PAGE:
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  • hearing days The arbitrator published an award a further year later on the 21st of May 2013 In his award he completely rejected the contention of Fayleigh that there had been a stepping back and further dismissed the counter claim and made an award in favour of Plazaway of the full amount 476 767 56 THE HIGH COURT PROCEEDINGS 8 Plazaway sought enforcement of the award and Fayleigh immediately brought proceedings to set aside the award on the grounds that the arbitrator had misconducted the arbitration The High Court Ryan J held that there had been misconduct in the arbitration but decided not to set aside the award in its entirety but rather to remit the matter to the arbitrator Fayleigh was therefore partially successful in its claim but has appealed the decision of the High Court arguing that while not obliged as a matter of law to do so nevertheless on the facts of this case once the High Court had found that there was misconduct it ought to have set aside the award in its entirety Furthermore on this appeal Fayleigh has now indicated that that it will abandon any counter claim so that if the award is set aside the only issue it says would be ventilated in a new arbitration would be whether Plazaway was entitled to the management fee and termination payment subject to one other issue as to calculation Plazaway for its part defends this appeal by arguing in the first place that the finding of misconduct should be set aside and further arguing that if the finding is upheld the High Court was right to remit the matter to the second named respondent Furthermore Plazaway contends that should the Court accede to Fayleigh s appeal and set aside the award in its entirety so that it must start afresh before a new arbitrator the costs of the proceedings should be ordered against the arbitrator who should it is argued bear responsibility for any misconduct giving rise to these proceedings THE ALLEGATION OF MISCONDUCT 9 The decision of the High Court rests entirely on matters which have their origins in days three and four of the arbitration At this stage the claim had been opened Mr Deignan had given evidence in support of it and on day three he was being cross examined by counsel for Fayleigh On day three counsel for Plazaway made reference to seventeen volumes of documents Since these documents are central to the case it is important to describe what was involved As part of the preparation for the arbitration discovery had been made and the claimant Plazaway had discovered some seventeen volumes of documentation to Fayleigh In the course of preparation for the arbitration Plazaway had prepared books of documentation five folders of which were documents alleged to support its claim five further folders containing documents relating to the counterclaim and an additional two core books of discovery The contents of these twelve books overlapped substantially therefore with the contents of the seventeen volumes of raw discovery made by Plazaway What was significant about the seventeen volumes produced by Fayleigh on day three therefore was not the contents of the volumes but rather the fact that Mr O Brien and his solicitor had carried out an exercise of colour coding all of the documents in the seventeen volumes by reference to specific matters The result of this exercise was it was alleged that it could be seen that the level of activity post March 2008 was much less than that in the corresponding periods in previous years and moreover that such activity as had occurred post March 2008 was only consistent with the provision of shared services and not with the continued performance of the management agreement Thus the key element of the books produced on day three was the colour coding and what it was alleged to show 10 The production of this documentation in the course of cross examination led to an objection on the part of Plazaway Counsel stated that he had no objection to the matter being put to the witnesses in principle but it was necessary that the documents should be proved first This is a variant of an objection sometimes encountered in trials in court where one party seeks to object to the production of documentation or to force another party to call a witness who may otherwise not be called or might indeed be hostile to the that party But the objection here was not really of much substance since the documentation here all emanated from the plaintiff s discovery and certainly could be put to the plaintiff s main witness In so much as the colour coding required evidence then that could have been proved in due course by Mr O Brien or another witness Nevertheless counsel put his argument very succinctly on day three at pp 52 to 53 I absolutely accept what my friend says in relation to the relevance of this documentation In fact it seems to me to go very much to the heart of the Defence that has been advanced But with respect Arbitrator I don t see how it can be advanced as evidence unless it is proved and there is an opportunity to put it to the witness Thus the objection made was of an absence formal proof 11 While this evidential dispute was being ventilated the arbitrator intervened being perhaps and if so understandably anxious about the implications for the length of the arbitration if 17 volumes of documents were to be deployed in cross examination of the first and perhaps subsequent witnesses Thus he stated at p 54 I am not going to allow the situation to develop where 17 lever arch files are going to be put to this witness or any witness A short time later he said I accept that it can be very relevant in determining the involvement of the claimant or the non involvement of the claimant as you put it But it simply cannot happen that we are going to spend weeks going in to this because I don t think putting it to the witness and I accept it is the only way you can prove it as Mr Dunleavy says is that you have to put it to the witness to prove That is the only way But if that is the case somebody should toss a coin because the costs in doing that will far exceed what this is about and that is not a good way to proceed with this arbitration or with any arbitration 12 It is clear from these exchanges that neither counsel for Plazaway nor the arbitrator was in doubt as to the relevance of the documentation It is equally clear that there was a difference between their approaches Plazaway had an objection as to proof whereas the arbitrator was concerned about the practical impact on the arbitration On the following day day four there were full submissions on the issue with both counsel addressing the evidential question There was a short adjournment and the hearing resumed with the arbitrator delivering his ruling at p 28 I have listened very carefully to the arguments put forward by counsel for the applicant and by counsel for the Respondent There are 17 books containing Discovery documents which have been provided by the Applicant In my view there is no need to prove the documents themselves I do not accept that the documents therefore have to be put to this or any other witness of the Applicant because I can see them also being put of necessity to Mr Savage Yesterday I indicated my view that it would not be in the interests of either party to do so Not only because of the additional costs involved but also because inevitably the Applicant s witness will have in many instances a different view of the significance of the content of them and I will have to consider that evidence in due course If they are put to the Applicant s witness then the Applicant may seek to introduce them in cross examination of the respondent s witnesses That whole exercise would seriously inhibit and delay the progress of this arbitration I am therefore not going to allow them to be put to any witness I indicated yesterday that I was prepared to read them if required I am entrusted with resolving sic this dispute between the parties I will not be influenced as a witness might by the colour coding or the tagging and even if I hear the evidence if it was put nothing could come out of it except disagreement as to the effect of the claims as to whether the colours flags and the contents of those documents prove that the material is or is not part of the management services or the shared services Therefore I will read the seventeen books as they are and I will construe them and their content and their relevance by reference to the pleadings and in the context of the other evidence 13 It might be said perhaps with the wisdom of hindsight that there were many practical solutions to the logistical difficulties which were undoubtedly presented by the course that Fayleigh proposed to take in this respect at the arbitration A sample of the documents could have been identified which best illustrated Fayleigh s contentions A witness statement might have been required from Mr O Brien or any other witness setting out exactly what it was said the documents showed and which would then allow Plazaway s witnesses to address this specific contention But it is hard to see that it was a satisfactory solution for the arbitrator to read all of the documents themselves without reference either to the colour coding or to any evidence as to what it was said that such colour coding would lead a reader of the documentation to understand 14 In the light of subsequent events it is a little ironic that it was counsel for Plazaway who was most concerned with the course proposed Counsel sought the assurance of the arbitrator that he would only commence to read the documents after hearing the evidence The arbitrator said he would do this and day four closed with the arbitrator stating for the record that he was not taking possession of the seventeen volumes at that point day four p 132 15 The arbitration proceeded and evidence finally concluded There was a directions hearing on the 24th of June 2012 which it should be noted was sixteen months after the issue which had arisen on day four and which has been almost the sole subject of these proceedings At the conclusion of the hearing counsel for Fayleigh raised the issue of the colour coded documents The arbitrator is recorded in a contemporaneous attendance made by Plazaway s solicitors as saying I didn t know what I am to do with them but I do recall that we dealt with them by way of a direction and I said I would revisit it if necessary I don t know if I m supposed to read them or to leave them aside Counsel agreed that the question of the documents could be dealt with in the legal submissions 16 In the legal submissions made on behalf of Fayleigh the arbitrator was referred specifically to the transcript of day four and it was submitted that the documents when read would show that the involvement of Plazaway in the running of the hotel in 2008 could not in any way be regarded as consistent with its obligations under the terms of the Management Agreement This was consistent with the position taken by Fayleigh on days three and four of the arbitration hearing and with the ruling of the arbitrator However the legal submissions on behalf of Plazaway sought to take the opportunity of returning to the issue of admissibility although contending this time that since the documents had not been formally proved they could not be considered at all 17 The arbitrator delivered his award on the 1st of May 2013 He rejected Fayleigh s defence and its counter claim In relation to the claim that Plazaway had stepped back from the agreement he said at p 33 There is no other evidence anywhere of this He also recorded at p 19 that the applicant s case that the claim of stepping back from the agreement was inconsistent with the facts the day to day engagement in the management of the hotel at that time and throughout the remainder of the year 2008 and the contemporaneous documentation supporting those facts 18 The arbitrator made specific reference to the 17 volumes of documents at p 46 of his award The arguments for the Applicant and the Respondent were comprehensively advanced during the hearing and I have trawled through every paper and document submitted to the hearing I have not admitted the 17 extra lever arch files proffered by the Respondent as I do not consider them appropriate 19 The argument on behalf of Fayleigh which the High Court accepted was that since the arbitrator had specifically stated that he was going to read the documents and had accepted their relevance to its defence the failure to do so was misconduct of the arbitration in the technical sense justifying the setting aside or remittal of the award On behalf of Plazaway Bernard Dunleavy S C accepted that if the directions hearing had not occurred this conclusion was unavoidable However he argued that because of the exchange at the directions hearing which it should be said was not principally directed towards this issue the position had been reopened and the arbitrator had in effect accepted Plazaway s submission that the documents were not admissible in evidence It was argued the arbitrator was entitled to take this view of matters and even if wrong it could not be misconduct 20 I cannot accept this submission First and perhaps most importantly I do not consider that it is a valid or accurate description of what the arbitrator did The arbitrator did not decide that the documentation was inadmissible because it had not been proved or because of any other evidential infirmity Instead he held that it should not be admitted because he considered that the documents were inappropriate If this means anything it seems much closer to his firmly stated and understandable position that the arbitration should not be delayed indefinitely by trawling through 17 volumes of documentation 21 In any event even if I were to proceed on the assumption that counsel was correct and that the arbitrator had belatedly ruled that the evidence was as a matter of law inadmissible because the documentation had not been proved I do not necessarily accept that this would avail Plazaway on this appeal It was accepted as it must be that the documentation was an important part of the defence or at minimum was a matter upon which Fayleigh and Mr O Brien placed considerable weight If the arbitrator had proceeded as suggested to change his mind and rule the documentation inadmissible because of a lack of proof which was purely formal and which could easily have been provided that would have been particularly unfair not least because the course the arbitrator took on day four effectively precluded any such proof It is not however necessary to form any view as to whether even on this hypothesis there would have been misconduct since I do not accept this characterisation of the events In those circumstances the conclusion of the High Court that the arbitration was misconducted because of the simple fact that the arbitrator having said that he was going to read the documents and having acknowledged their relevance and importance did not do so is one that must be upheld 22 The trial judge considered that notwithstanding the evidence of misconduct it was open to the Court either to set aside the award in its entirety under s 38 of the 1954 Act or to remit the award to this arbitrator under section 36 On this appeal Fayleigh accepted that the Court had power to remit the matter to the arbitrator but argued that the High Court ought not to have done so but rather ought to have set aside the award Section 38 provides that if misconduct is established a court may set aside the award I am prepared to approach this case therefore on the basis that it is common case that the Court was not obliged as a matter of law to set aside any award once misconduct was found although it should be noted that no specific argument was addressed to this point Fayleigh argued that it had lost confidence in the arbitrator as a result of this matter and should not be required to submit to a further hearing before the arbitrator Fayleigh also pointed out that the arbitrator made findings rejecting the evidence of Mr O Brien and that he cannot be expected to ignore such findings and Fayleigh for its part cannot be expected to believe he would do so The position it was submitted was broadly analogous to that in Galway County Council v Samuel Kingston Construction Ltd 2010 3 I R 95 Furthermore it was argued that insomuch as the High Court may have been influenced by the fact that the arbitration had already taken an inordinate amount of time and that to reopen the entire matter would be extremely costly then that was no longer a relevant concern because Fayleigh was prepared to undertake to abandon its counterclaim which would mean that the arbitration would be much more confined 23 I do not agree that the situation is analogous to that in Galway County Council v Kingston Construction Ltd 2010 3 I R 95 In that case there was a series of matters which led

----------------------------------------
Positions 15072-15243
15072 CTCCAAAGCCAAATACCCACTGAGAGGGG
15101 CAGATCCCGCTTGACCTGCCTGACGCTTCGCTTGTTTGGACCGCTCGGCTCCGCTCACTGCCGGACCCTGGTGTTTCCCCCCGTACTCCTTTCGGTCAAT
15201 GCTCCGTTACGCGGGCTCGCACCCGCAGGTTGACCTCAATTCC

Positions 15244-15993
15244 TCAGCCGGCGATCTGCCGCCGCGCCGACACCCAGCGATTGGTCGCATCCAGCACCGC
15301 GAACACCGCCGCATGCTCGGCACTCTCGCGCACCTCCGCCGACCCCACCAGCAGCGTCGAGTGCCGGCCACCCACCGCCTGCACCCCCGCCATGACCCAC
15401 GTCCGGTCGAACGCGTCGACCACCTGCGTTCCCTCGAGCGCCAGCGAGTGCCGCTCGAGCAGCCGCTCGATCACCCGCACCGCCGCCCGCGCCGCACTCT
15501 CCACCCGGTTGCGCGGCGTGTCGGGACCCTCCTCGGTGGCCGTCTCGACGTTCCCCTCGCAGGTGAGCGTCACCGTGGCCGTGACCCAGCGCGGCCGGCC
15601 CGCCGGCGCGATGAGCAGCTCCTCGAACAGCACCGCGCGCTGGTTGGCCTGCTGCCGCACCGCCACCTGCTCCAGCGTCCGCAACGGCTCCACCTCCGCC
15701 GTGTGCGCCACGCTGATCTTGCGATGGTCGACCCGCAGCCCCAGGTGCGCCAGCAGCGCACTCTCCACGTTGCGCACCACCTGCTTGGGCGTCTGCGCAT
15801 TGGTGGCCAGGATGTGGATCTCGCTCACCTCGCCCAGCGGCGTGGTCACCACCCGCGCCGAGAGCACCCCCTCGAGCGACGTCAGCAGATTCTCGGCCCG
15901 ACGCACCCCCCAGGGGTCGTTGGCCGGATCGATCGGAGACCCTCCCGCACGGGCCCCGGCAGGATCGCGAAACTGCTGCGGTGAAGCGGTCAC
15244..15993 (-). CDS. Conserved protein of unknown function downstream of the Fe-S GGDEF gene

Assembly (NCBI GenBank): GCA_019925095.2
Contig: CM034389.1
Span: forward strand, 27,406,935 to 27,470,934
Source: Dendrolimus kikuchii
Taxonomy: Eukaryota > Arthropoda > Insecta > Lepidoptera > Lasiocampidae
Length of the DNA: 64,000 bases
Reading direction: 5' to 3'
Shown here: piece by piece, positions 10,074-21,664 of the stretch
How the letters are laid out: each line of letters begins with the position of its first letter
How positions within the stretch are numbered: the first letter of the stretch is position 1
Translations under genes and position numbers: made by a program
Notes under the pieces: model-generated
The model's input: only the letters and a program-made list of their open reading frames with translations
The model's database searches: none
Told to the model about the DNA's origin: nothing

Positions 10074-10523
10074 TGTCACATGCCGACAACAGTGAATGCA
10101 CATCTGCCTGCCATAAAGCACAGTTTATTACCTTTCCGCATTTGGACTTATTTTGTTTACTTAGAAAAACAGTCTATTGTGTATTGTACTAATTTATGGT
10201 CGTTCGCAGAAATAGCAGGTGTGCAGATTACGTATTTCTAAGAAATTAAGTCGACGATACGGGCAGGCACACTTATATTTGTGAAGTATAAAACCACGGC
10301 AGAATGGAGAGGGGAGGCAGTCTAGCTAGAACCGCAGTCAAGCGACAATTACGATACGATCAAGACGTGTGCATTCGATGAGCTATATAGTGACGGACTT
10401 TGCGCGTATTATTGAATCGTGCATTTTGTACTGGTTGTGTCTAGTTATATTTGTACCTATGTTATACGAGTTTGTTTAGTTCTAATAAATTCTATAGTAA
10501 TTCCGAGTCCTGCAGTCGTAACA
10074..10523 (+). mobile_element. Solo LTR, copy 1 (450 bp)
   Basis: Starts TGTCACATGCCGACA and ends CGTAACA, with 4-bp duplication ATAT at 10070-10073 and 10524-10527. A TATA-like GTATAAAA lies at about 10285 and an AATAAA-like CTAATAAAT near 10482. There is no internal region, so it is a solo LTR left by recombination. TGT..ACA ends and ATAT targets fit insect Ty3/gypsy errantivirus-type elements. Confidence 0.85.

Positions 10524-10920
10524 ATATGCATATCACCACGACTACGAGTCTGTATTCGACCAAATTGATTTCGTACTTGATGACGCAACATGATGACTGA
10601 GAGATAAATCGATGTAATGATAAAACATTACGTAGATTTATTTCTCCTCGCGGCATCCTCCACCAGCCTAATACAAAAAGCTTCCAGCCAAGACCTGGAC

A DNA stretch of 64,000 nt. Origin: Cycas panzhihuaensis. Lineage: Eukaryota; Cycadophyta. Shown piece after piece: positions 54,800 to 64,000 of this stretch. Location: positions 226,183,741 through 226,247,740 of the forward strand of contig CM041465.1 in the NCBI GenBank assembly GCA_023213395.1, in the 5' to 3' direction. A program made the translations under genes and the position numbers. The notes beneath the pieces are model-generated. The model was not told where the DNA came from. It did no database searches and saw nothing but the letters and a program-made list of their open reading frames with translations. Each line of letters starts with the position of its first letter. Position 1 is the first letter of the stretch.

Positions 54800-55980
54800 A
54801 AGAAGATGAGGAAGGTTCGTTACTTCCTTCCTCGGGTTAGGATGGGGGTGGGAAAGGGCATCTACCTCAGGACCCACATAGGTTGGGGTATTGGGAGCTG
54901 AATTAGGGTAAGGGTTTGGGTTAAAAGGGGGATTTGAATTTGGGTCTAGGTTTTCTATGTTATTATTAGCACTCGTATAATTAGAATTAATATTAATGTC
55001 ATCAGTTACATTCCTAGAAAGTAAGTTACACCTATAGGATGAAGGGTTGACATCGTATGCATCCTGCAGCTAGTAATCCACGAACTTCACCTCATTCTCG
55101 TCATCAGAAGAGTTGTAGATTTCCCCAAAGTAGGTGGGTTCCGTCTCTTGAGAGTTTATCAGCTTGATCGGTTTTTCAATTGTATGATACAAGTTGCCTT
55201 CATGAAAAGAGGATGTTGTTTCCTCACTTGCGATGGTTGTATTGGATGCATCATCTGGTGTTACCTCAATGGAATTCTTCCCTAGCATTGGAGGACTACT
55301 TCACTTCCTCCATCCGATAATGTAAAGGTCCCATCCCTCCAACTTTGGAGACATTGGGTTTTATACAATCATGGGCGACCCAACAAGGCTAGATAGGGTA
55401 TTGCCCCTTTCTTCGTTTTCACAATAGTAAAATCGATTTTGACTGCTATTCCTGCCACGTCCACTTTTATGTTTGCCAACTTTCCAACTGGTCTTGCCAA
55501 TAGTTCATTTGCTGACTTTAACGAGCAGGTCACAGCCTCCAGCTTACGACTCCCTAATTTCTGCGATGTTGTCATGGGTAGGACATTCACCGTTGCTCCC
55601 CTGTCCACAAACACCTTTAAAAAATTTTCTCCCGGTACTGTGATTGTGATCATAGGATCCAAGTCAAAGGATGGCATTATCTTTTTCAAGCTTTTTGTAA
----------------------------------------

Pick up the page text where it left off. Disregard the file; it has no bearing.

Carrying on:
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  • order of mandamus directing the first named respondent that is the Air Accident Investigation Unit to investigate the occurrence pursuant to S I 460 of 2009 This statutory instrument was in fact a successor to S I 205 of 1997 and it is S I 205 of 1997 which was operative on the 19th March 2008 being the date of the fatality This latter is therefore the operative statutory instrument 10 Regulation 10 1 of S I 205 of 1997 the Air Navigation Notification Investigation of Accident and Incidents Regulations 1997 provides that Every accident or serious incident to which these Regulations apply shall be the subject of an investigation Emphasis added 11 In Regulation 3 accident is defined as follows any occurrence associated with the operation of an aircraft which takes place from the time any person boards the aircraft with the intention of flight until such time as all persons have disembarked in which a a person is fatally or seriously injured as a result of i being in or on the aircraft ii direct contact with any part of the aircraft including a part which has become detached from the aircraft or iii direct exposure to jet blast except when the injuries are from natural causes self inflicted or inflicted by other persons or when the injuries are to stowaways hiding outside the areas normally available to the passengers and crew emphasis added 12 In the same provision Regulation 3 serious incident is defined as an incident involving circumstances indicating that an accident nearly occurred the term incident is in turn defined as an occurrence other than an accident associated with the operation of an aircraft which affects or is likely to threaten the safety of the aircraft or its operation 13 As this appeal relates to an application for leave to seek judicial review and is thus as already noted based on a test of arguability I am prepared to accept that there may be a case on the facts that there was a possibility or likelihood that an accident similar to that which unfortunately befell Mr Ralph could have occurred at a time when passengers had boarded a plane Even if however it might be possible to suggest that there was some type of latent threat to a boarded plane arising in that way it is important to note that a serious incident is not defined by reference to a threat but rather by reference to an accident which nearly occurred The non exhaustive examples of serious incidents given in the first schedule to the regulations are specified as operating as a guide to the definition of serious incident The type of events described involve near misses or the like They all involve an event where an accident i e an occurrence on a boarded aircraft as a result of which a fatality or serious injury occurs is just averted Those examples are entirely consistent with the definition of a serious incident as involving an